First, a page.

Common Rats and Mice
From pack rats to house mice to roof rats, there are many common rodents found all over Phoenix. They are all different when it comes to size, nesting habits and food preferences, but they all have one thing in common: they cause a lot of damage to homes and they spread disease. They’ll gnaw on electric wiring and pipes, nest in your stored clothing, and have babies in your attic.
Most Arizona rodents are nocturnal, sleeping during the day and scurrying around at night. This makes it tougher to know you even have a rodent infestation in the first place, unless you see a direct result of their co-habitation. That’s why contacting a rodent exterminator at the first sign of infestation is so important.
1. Pack Rats
The pack rat, also known as a wood rat, is common in central Arizona desert areas. There are three types of pack rat:
- Mexican pack rat
- Stephen’s pack rat
- Whitethroat pack rat
Pack rats feature fur on their tails. They are most often identified by that furry tail, as well as white paws and white underbelly. They are usually about six to eight inches long, and can pose a threat to human health thanks to the thick layers of urine and feces that line their living areas.
2. House Mouse
The house mouse needs humans for their food and shelter. That’s why they’re fairly common in houses and outbuildings. They are smaller than rats, usually sporting a gray coat and off-white underbelly. They eat about one-tenth of an ounce of food each day, yet are capable of producing 50 droppings a day! These droppings can contaminate the food products you have stored throughout your kitchen and pantry.
3. Deer Mouse
Deer mice spread hantavirus, which you can contract when you inhale dust particles containing their feces, urine or saliva. Their nests include tree cavities and animal burrows outdoors, and storage boxes and cabinet drawers indoors. They’re more common in rural areas.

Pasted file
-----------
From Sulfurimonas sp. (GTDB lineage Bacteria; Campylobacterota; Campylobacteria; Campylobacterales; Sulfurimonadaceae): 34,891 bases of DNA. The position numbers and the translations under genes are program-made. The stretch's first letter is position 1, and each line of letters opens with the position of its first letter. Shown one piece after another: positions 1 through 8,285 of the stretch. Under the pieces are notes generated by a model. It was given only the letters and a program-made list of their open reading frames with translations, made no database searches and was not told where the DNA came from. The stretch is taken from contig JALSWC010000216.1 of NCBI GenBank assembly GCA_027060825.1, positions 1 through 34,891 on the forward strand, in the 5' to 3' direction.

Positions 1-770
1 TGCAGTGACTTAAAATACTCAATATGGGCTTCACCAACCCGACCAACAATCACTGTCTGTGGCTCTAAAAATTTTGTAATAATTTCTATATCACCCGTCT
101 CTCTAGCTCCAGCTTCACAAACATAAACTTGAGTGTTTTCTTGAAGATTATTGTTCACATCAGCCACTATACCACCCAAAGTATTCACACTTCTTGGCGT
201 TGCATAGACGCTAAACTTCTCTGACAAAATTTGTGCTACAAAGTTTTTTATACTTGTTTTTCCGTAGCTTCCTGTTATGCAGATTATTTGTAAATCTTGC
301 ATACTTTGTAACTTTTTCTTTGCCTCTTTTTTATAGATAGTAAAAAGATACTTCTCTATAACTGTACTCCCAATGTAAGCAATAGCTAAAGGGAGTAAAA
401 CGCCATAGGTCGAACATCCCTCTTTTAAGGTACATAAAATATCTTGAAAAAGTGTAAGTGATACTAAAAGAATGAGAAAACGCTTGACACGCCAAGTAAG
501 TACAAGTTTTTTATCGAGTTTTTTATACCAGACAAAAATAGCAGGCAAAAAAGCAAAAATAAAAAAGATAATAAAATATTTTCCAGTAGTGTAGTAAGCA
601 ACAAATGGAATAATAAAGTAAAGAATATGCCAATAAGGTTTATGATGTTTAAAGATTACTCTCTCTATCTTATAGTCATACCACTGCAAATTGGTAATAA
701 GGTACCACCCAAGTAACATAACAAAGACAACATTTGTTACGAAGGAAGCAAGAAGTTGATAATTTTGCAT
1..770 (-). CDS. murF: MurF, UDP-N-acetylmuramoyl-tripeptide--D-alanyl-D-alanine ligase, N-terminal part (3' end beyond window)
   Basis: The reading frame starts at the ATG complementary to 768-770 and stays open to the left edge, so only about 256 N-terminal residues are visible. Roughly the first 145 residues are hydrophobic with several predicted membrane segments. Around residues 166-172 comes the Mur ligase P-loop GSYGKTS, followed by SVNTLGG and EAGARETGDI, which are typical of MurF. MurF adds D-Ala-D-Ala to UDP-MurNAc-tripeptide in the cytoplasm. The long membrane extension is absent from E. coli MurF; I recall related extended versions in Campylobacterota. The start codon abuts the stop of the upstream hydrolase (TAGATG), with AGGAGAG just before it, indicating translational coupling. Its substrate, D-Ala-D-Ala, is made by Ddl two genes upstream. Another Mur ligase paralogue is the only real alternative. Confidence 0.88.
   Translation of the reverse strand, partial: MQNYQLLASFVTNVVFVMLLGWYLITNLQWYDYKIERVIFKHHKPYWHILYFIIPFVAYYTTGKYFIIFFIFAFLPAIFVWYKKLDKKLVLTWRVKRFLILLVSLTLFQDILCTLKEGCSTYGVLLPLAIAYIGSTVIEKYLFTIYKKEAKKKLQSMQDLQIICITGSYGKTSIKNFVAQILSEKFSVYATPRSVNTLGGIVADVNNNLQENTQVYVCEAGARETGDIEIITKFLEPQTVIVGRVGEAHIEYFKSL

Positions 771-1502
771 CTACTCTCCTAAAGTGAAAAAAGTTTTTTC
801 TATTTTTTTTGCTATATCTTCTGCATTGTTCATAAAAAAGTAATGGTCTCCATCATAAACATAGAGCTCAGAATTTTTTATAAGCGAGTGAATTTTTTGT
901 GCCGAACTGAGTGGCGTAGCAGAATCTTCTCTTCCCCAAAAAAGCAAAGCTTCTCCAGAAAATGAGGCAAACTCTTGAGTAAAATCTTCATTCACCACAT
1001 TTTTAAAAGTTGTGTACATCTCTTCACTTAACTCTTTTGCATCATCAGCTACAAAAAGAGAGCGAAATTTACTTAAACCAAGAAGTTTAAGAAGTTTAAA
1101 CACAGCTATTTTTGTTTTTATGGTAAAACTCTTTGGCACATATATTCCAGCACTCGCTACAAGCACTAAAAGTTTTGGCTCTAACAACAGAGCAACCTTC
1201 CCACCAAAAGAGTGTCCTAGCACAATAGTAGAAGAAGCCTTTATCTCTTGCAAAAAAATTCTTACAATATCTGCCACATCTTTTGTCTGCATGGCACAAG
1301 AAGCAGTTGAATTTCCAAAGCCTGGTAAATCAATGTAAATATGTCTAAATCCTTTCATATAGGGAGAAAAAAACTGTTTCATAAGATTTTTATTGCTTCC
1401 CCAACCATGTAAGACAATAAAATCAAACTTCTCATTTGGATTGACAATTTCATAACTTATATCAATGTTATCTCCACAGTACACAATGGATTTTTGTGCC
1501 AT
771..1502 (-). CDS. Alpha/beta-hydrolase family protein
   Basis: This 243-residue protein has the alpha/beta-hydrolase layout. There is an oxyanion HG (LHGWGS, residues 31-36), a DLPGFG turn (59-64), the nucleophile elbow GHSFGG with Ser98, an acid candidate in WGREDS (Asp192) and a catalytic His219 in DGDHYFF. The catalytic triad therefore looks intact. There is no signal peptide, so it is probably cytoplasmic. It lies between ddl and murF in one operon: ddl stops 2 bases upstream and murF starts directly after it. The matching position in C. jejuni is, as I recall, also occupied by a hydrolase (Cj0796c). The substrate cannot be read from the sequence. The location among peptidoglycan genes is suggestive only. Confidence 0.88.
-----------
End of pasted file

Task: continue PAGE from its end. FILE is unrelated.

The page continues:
4. Roof Rat
Also known as a black rat for its black or dark brown coloring, the roof rat has a long, hairless tail that’s longer than the length of its entire body. Roof rats can be up to 18 inches long, and prefer to nest in upper levels of homes like attics and ceilings. Outside, they like to make their homes in trees, debris, dense vegetation, and woodpiles. Roof rats gain entry into your home by scurrying along electric wires or tree limbs.
What Are Top Warning Signs of Roof Rats
5. Norway Rat
These are bigger than roof rats or house mice, usually growing to about 10 inches long. Their hairless tails are shorter than their bodies and they sport grayish-brown fur. They can actually jump pretty far, and prefer nighttime to scrounge for food. Norway rats carry and spread diseases like Lyme disease, plague and leptospirosis. They have strong teeth for gnawing and will bite through insulation, wiring and even cement.
Contact Frontino Pest Co.
If you suspect you have a rodent infestation in your home, let our experts provide an inspection and suggest the best course of treatment. Contact us for a free quote and rodent inspection at 602-338-9223.